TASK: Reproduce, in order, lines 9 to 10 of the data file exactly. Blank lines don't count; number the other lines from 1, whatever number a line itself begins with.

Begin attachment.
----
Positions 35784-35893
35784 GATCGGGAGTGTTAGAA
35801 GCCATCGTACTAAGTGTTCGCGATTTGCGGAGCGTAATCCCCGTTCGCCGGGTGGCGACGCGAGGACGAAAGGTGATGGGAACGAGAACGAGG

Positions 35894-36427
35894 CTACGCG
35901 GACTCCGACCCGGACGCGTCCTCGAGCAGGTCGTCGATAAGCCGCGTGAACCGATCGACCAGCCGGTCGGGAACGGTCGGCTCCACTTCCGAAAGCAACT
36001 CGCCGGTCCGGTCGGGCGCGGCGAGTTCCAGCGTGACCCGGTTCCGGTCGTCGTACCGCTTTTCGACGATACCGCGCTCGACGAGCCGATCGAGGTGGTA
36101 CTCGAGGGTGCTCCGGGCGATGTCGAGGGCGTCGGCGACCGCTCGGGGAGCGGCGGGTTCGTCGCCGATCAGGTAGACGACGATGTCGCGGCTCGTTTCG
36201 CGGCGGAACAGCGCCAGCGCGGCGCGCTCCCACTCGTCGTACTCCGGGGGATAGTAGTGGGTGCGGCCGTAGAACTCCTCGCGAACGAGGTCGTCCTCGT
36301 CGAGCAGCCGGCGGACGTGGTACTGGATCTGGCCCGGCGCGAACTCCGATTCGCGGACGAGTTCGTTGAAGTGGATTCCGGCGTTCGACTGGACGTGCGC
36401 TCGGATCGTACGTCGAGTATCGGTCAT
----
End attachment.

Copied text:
36201 CGGCGGAACAGCGCCAGCGCGGCGCGCTCCCACTCGTCGTACTCCGGGGGATAGTAGTGGGTGCGGCCGTAGAACTCCTCGCGAACGAGGTCGTCCTCGT
36301 CGAGCAGCCGGCGGACGTGGTACTGGATCTGGCCCGGCGCGAACTCCGATTCGCGGACGAGTTCGTTGAAGTGGATTCCGGCGTTCGACTGGACGTGCGC